Ultimately, when we are talking about bodily autonomy, health and consent, it is not the rights, beliefs or values of adults in authority, but the power of youths themselves to make informed decisions about, and protect, their own bodies, that should be the focus of education.
Children and youth are no one’s property. They own their own bodies and have legal rights to information, freedom of expression, identity and autonomy.
We need to stop using health education as a political tool deployed in the interests of winning elections and focus instead on the interests of the next generation.
Valerie Michaelson is a Post Doctoral Fellow in the School of Religion and Department of Public Health Sciences at Queen’s University, Ontario; Colleen M. Davison is an Assistant Professor of Global Public Health at Queen’s University, Ontario; Pamela Dickey Young is a Professor of Religious Studies and Acting Director, Queen’s School of Religion at Queen’s University, Ontario, and Rebecca Jaremko Bromwich is an executive member of the Child and Youth Law Section of the Ontario Bar Association.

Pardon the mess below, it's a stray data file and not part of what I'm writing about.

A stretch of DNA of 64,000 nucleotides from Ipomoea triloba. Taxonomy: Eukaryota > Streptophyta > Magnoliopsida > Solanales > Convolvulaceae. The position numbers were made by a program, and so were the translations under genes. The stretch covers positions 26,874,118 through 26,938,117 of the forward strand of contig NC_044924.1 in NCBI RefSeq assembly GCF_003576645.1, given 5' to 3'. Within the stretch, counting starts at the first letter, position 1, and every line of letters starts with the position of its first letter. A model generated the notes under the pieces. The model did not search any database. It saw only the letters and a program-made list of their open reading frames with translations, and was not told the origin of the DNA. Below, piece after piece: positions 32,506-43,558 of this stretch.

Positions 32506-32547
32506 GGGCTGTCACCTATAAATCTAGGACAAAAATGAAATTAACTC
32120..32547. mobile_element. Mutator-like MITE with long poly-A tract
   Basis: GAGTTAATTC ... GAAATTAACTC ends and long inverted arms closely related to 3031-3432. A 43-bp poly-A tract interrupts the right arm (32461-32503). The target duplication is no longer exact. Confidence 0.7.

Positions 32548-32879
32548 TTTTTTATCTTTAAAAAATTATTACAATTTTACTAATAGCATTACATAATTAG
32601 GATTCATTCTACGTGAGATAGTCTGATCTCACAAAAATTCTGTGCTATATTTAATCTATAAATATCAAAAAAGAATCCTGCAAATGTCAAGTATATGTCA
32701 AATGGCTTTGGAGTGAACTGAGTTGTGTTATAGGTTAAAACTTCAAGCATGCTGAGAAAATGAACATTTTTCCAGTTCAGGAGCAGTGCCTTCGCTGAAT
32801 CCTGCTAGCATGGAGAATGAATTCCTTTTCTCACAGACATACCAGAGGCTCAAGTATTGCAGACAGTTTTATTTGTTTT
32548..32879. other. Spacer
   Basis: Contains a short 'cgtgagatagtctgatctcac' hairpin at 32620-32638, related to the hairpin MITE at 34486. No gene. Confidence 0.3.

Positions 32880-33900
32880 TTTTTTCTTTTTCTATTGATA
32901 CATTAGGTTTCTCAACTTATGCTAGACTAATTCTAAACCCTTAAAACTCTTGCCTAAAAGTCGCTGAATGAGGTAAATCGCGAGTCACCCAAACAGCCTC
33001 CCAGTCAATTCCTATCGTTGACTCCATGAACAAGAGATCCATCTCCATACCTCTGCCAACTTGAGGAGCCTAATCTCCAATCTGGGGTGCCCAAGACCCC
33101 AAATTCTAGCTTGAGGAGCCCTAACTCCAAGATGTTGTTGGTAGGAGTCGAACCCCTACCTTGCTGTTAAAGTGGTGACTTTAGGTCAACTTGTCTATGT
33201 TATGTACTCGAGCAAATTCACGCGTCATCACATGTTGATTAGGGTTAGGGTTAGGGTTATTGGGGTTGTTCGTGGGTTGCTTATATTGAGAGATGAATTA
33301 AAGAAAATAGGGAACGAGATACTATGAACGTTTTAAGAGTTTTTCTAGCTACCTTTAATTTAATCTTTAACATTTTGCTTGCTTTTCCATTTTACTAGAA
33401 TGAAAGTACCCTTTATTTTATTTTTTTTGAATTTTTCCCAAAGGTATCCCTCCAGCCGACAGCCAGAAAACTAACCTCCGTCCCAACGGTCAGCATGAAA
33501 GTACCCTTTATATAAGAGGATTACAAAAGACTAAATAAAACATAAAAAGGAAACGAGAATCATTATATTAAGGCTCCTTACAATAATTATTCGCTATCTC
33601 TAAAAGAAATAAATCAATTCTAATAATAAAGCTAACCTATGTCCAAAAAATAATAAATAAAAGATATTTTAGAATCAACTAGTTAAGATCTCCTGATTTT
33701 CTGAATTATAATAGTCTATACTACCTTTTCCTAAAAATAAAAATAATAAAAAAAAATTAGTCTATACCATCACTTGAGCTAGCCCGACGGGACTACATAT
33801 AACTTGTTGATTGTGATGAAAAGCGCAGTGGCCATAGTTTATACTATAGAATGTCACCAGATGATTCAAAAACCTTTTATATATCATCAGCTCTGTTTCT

Valerie Michaelson receives funding from the Social Sciences and Humanities Research Council and the Canadian Institute of Health Research. She has also received funding from the Louisville Institute and the United Church of Canada’s Justice and Reconciliation Fund.
Pamela Dickey Young has received funding from SSHRC.
Rebecca Jaremko Bromwich serves in several volunteer capacities that relate to this work, although she speaks for none of them in this presentation and her views are her own alone. She is Vice-Chair of the Diversity Committee of the Carleton County Law Association, an executive member of the Child and Youth Law Section of the Ontario Bar Association, and the President of the Church Council on Justice and Corrections (CCJC), an ecumenical NGO that has a mandate of bringing attention to restorative justice and working for creative, compassionate, and humane solutions to criminal justice problems. She was appointed to the Board of the CCJC by the Presbyterian Church in Canada, with whom she serves as an ordained ruling elder.
Colleen M. Davison does not work for, consult, own shares in or receive funding from any company or organisation that would benefit from this article, and has disclosed no relevant affiliations beyond their academic appointment.